The U.S. House of Representatives delivered a stinging rebuke to Donald Trump’s transgender military ban today, voting 238-185 to approve a nonbinding resolution condemning it.
The resolution states that the House strongly opposes the president's "discriminatory ban" on trans service members, rejects the scientific claims behind the ban, and urges officials to not implement the policy. Democratic Rep. Joe Kennedy III of Massachusetts is lead sponsor of the successful resolution, which he introduced in February.
The vote was largely along party lines, but five Republicans joined most Democrats in support of the measure: John Katko (a cosponsor) and Tom Reed of New York, Trey Hollingsworth of Indiana, Brian Fitzpatrick of Pennsylvania, and Will Hurd of Texas. Two Democrats and six Republicans did not vote, and one Republican voted present.
All other Dems voted in favor of the resolution, and all remaining Republicans against it.
“Equal has always been this nation’s north star,” Kennedy, who chairs the House’s Transgender Equality Task Force, said in a statement released after the vote.
Kennedy also appeared at a press conference following the vote, where he said, “Today we send a strong message to this president and the Department of Defense.”
At the event, Mara Keisling, executive director of the National Center for Transgender Equality, noted that the vote shows trans people have friends on Capitol Hill, and she added, “We know what this ban is about, and it is not about military readiness ... what this is about is some people who want to marginalize transgender people.”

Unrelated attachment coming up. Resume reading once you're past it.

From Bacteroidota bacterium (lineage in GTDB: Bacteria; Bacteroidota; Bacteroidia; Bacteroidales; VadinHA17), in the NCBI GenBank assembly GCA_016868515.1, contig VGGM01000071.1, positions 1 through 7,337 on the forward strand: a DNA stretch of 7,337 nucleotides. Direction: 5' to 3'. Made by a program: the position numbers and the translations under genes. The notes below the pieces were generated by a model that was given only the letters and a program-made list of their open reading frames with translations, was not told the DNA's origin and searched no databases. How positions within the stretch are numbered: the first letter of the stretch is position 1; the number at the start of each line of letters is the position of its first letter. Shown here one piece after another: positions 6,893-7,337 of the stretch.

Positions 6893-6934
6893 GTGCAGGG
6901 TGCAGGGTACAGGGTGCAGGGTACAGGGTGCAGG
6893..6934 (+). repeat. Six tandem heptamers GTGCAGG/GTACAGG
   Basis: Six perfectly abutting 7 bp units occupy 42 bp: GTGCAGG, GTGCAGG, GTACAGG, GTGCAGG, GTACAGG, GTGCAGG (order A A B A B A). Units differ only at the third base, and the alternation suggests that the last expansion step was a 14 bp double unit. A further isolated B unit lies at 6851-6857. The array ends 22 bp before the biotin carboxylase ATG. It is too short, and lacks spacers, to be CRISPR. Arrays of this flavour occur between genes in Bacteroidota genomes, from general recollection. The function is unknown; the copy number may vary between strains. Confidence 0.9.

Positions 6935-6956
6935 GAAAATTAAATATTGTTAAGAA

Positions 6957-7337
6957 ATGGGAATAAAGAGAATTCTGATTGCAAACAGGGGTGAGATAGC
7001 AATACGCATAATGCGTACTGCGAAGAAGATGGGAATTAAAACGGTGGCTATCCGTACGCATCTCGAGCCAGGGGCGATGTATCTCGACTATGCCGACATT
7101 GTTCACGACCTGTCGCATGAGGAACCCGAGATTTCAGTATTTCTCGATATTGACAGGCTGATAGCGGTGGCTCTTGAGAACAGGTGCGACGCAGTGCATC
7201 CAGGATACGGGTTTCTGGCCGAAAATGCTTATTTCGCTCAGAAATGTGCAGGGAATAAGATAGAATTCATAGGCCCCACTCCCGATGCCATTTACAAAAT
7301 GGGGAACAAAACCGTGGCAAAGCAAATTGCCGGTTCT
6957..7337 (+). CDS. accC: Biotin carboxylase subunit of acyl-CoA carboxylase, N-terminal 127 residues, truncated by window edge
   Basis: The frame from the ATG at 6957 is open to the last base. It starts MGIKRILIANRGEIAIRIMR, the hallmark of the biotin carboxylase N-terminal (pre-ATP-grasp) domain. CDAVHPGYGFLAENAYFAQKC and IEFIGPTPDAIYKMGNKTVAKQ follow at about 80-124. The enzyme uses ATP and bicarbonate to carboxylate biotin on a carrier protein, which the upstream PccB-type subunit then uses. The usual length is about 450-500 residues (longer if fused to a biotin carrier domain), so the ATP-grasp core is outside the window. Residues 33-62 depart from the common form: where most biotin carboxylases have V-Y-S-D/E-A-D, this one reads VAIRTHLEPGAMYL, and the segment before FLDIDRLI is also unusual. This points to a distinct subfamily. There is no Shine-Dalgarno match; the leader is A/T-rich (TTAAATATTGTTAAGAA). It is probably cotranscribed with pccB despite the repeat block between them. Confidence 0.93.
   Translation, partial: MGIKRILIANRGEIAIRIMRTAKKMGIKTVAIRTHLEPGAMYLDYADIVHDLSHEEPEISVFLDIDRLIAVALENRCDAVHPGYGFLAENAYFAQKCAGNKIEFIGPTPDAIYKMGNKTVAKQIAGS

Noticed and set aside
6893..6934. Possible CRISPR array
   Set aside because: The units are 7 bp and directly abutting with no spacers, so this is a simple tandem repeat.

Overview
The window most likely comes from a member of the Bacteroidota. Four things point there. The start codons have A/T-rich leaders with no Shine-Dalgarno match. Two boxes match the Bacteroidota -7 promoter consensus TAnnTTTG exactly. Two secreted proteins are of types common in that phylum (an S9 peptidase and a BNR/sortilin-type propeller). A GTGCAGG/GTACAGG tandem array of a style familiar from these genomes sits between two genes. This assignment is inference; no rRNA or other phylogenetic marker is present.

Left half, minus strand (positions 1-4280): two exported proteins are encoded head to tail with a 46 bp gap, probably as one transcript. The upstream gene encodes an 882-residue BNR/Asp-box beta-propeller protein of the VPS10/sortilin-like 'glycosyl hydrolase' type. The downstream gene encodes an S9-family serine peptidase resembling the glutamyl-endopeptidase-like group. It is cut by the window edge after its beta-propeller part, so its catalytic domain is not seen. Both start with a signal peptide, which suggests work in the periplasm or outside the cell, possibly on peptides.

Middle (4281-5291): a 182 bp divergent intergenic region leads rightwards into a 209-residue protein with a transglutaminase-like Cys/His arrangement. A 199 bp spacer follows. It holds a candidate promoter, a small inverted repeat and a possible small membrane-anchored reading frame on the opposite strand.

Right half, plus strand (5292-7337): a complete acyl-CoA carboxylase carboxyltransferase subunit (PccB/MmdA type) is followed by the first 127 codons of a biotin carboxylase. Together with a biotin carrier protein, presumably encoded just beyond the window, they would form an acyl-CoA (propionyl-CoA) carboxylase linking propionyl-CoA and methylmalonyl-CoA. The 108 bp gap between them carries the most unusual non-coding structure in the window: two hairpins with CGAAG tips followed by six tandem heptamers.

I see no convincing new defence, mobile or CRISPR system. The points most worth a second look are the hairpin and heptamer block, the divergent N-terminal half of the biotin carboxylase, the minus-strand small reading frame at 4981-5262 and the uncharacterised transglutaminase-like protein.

Army Capt. Jennifer Peace, a transgender service member who appeared at the press conference, said the ban “is about discrimination based on something other than your service or your potential.”
Another participant, Rep. Jan Schakowsky of Illinois, mentioned her trans grandson Isaac and thanked advocates for making the world safer for him, while House Majority Leader Steny Hoyer of Maryland said adoption of the resolution moves the nation closer to Martin Luther King Jr.’s vision of a place where people are judged only by the content of their character.
It remains to be seen if the Senate will approve such a measure, but bills that would take binding action to block the ban have been introduced in both the Senate and House.
However, it appears the ban will go into effect in April, even while four lawsuits against it move through the courts.
Judges hearing those suits had issued injunctions halting the ban while the cases proceeded, but as of this week all the injunctions have been invalidated. But the DoD issued a memo this month announcing its intention to implement the ban by April 12, when it will start discharging trans service members and denying enlistment to trans people, unless they’re willing to serve in the gender to which they were assigned at birth.
The House’s action today won praise from LGBTQ and other civil rights groups and the Democratic National Committee. A sampling of statements they issued:
“Transgender service members have been serving openly throughout the U.S. Armed Forces with distinction for years, and, with this vote, the House has made clear that they support transgender troops,” said Human Rights Campaign National Press Secretary Sarah McBride. “We urge the U.S. Senate to take action so that every service member can know that the both chambers of Congress respect their service.”
Former high-ranking officials from the Obama administration who had helped pass protections for LGBTQ people in the military during his presidency praised the resolution.
“The transgender military service ban not only undermines military readiness and national security, it is a violation of fundamental American values of fairness and equality," said Vanita Gupta, president and CEO of the Leadership Conference on Civil and Human Rights. "We applaud the House for speaking out and urge Trump to support all qualified individuals who volunteer to serve in our armed forces.”
When the ban comes into full effect, an estimated 13,700 trans people will be kicked out of the military, out of an estimated 15,000 serving, unless the Senate is able to intervene through passing a similar resolution that could inspire Trump to reverse course, or by passing the bill to block the ban, although that could be vetoed by him.